Whether or not you can believe it, cold and flu season are already in full swing; cold season typically peaks in January, while flu season not until February. This year, however, the Centers for Disease Control and Prevention (CDC) is reporting that this is the earliest start to flu season since 2003. Other medical websites mapping cold and flu activity are showing moderate to severe activity in most states.
Unfortunately, some cold and flu illnesses can develop into more severe (not to mention prolonged) conditions including bronchitis, pneumonia or sinus/ear infections. Bronchitis is of particular concern as it can develop into pneumonia or the increasingly common Chronic Obstructive Pulmonary Disease (COPD).
Bronchitis is an inflammation of the lining of your bronchial tubes, which carry air to and from your lungs. Bronchitis may be either acute or chronic: acute bronchitis is more common, of shorter duration and often results from a cold (ninety percent of cases are viral in origin), while chronic bronchitis lasts at least 3 months and is often due to smoking.
The symptoms of bronchitis may be similar to the flu: cough, fatigue, fever or chills, with some minor differences: chest discomfort and the production of mucus (which can vary in color). If your cough lasts more than three weeks, produces discolored mucus or blood, or causes wheezing or shortness of breath, be sure to see your physician.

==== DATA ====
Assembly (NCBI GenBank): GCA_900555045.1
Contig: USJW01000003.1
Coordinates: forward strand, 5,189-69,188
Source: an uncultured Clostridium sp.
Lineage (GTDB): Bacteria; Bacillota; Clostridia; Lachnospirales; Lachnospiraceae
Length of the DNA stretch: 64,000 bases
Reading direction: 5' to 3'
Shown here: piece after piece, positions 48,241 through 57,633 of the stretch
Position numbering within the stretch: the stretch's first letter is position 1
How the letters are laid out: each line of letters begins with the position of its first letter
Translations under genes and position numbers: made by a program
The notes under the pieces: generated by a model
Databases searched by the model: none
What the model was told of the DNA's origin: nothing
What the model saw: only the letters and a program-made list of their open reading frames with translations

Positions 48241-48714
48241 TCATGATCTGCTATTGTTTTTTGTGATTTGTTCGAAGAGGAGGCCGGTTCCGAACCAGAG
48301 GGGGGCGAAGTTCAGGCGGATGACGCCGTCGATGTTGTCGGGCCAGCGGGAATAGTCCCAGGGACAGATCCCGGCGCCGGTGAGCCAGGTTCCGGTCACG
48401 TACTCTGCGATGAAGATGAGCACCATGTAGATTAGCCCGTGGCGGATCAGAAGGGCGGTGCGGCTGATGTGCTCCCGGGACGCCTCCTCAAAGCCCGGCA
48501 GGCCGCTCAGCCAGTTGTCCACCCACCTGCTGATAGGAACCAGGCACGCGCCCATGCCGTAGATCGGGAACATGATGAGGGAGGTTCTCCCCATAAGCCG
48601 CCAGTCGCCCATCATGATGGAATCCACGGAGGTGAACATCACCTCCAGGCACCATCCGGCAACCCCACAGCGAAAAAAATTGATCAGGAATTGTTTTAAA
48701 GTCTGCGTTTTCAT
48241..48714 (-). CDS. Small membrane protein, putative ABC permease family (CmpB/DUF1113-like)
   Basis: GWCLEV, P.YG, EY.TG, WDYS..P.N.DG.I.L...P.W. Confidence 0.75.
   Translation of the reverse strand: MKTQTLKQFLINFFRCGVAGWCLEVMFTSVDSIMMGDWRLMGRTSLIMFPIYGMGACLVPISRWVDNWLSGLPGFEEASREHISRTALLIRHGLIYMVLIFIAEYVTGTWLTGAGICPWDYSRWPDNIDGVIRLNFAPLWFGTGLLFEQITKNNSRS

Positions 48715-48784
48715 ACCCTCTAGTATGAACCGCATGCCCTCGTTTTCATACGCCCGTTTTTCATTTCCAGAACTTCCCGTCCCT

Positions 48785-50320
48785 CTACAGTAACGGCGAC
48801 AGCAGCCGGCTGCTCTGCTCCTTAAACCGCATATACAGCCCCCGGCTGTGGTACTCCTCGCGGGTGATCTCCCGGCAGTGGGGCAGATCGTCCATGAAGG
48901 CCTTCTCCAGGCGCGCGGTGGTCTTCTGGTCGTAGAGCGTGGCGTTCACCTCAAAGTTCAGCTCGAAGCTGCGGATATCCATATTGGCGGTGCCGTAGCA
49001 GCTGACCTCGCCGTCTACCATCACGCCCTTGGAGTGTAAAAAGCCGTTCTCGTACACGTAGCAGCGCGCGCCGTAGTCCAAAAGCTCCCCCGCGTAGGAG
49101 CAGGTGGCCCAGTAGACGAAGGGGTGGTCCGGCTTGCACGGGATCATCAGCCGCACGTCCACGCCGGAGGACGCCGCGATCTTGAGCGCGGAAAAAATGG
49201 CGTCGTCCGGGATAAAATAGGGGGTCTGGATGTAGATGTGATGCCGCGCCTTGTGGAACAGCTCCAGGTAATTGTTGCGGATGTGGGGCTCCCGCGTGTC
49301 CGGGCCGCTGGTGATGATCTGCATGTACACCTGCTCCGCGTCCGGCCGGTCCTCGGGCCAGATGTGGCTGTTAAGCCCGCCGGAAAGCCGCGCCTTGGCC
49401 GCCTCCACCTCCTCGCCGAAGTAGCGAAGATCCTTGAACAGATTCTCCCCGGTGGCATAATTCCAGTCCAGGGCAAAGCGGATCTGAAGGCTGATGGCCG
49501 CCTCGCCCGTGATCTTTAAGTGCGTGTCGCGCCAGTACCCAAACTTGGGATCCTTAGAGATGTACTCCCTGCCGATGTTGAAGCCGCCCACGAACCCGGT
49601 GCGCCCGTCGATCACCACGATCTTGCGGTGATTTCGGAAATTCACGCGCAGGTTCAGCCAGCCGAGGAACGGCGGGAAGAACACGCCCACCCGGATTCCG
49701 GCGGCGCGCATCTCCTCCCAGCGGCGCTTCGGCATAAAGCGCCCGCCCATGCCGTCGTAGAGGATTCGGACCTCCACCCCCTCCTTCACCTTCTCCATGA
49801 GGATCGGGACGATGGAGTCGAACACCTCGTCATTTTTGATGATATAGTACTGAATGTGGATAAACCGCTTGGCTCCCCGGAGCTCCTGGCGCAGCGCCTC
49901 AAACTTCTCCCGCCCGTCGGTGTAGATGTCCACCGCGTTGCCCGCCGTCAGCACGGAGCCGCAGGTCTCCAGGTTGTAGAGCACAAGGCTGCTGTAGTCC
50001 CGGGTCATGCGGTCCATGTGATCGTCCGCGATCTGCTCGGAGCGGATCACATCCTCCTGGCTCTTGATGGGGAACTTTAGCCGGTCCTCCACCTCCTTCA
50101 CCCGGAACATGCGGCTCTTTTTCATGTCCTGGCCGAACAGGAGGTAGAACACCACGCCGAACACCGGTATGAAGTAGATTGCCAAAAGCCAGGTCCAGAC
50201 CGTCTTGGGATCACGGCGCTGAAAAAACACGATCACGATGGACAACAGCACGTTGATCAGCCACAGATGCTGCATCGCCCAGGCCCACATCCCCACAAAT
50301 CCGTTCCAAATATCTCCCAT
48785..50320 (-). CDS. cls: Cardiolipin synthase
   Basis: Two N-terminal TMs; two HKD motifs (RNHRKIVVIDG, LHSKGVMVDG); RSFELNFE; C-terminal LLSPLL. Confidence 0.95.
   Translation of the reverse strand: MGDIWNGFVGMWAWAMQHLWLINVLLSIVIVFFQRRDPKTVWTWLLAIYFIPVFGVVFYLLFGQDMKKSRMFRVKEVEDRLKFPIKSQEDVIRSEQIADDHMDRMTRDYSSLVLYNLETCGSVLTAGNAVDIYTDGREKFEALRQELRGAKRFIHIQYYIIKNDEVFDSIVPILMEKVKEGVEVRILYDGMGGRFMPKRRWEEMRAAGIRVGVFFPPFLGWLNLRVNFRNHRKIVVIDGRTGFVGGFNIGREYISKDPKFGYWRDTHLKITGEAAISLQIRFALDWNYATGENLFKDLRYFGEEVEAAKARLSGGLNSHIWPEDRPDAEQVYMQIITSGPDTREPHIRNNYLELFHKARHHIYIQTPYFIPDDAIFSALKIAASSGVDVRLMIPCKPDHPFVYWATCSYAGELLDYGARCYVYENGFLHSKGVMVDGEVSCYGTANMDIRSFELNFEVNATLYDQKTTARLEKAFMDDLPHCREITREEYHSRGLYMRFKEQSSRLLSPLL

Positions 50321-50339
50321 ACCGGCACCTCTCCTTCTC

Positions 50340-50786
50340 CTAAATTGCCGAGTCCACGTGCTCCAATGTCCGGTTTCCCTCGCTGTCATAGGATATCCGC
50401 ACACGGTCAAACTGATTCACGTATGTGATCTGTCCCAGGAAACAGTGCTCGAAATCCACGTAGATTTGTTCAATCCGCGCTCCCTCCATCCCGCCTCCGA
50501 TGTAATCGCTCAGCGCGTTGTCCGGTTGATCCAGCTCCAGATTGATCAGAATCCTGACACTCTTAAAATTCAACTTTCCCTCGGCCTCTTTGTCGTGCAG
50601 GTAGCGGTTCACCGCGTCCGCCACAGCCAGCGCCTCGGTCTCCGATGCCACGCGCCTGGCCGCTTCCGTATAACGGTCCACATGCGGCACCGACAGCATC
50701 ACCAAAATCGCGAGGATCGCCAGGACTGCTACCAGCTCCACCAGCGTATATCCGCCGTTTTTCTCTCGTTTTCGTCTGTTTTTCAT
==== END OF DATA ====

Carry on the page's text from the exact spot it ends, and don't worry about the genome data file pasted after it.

Fortunately, there are some relatively simple steps you can take to help reduce both your risk for developing bronchitis and the duration of the illness. First, if you are a smoker, stop immediately. Try to avoid lung irritants of any type, including air pollution, paint, household cleaners or dust from things like coal, concrete, etc. Use a humidifier whenever possible, because warm, moist air can help relieve coughs and loosen mucus in your airways. Being that many cases of bronchitis result from influenza, make sure to get your annual flu vaccination. Finally, be vigilant about washing your hands or using a hand sanitizer during cold and flu season.
While an isolated bronchitis diagnosis usually isn’t cause for concern, it should be treated as it can lead to pneumonia; or, if you suffer from chronic bronchitis, it can lead to COPD. If you suffer from multiple bouts of bronchitis, this may indicate an underlying condition such as: chronic bronchitis, asthma, cystic fibrosis or tuberculosis, just to name a few. Again, if your symptoms, especially cough, last more than three weeks or cause wheezing or shortness of breath, make an appointment to see your physician.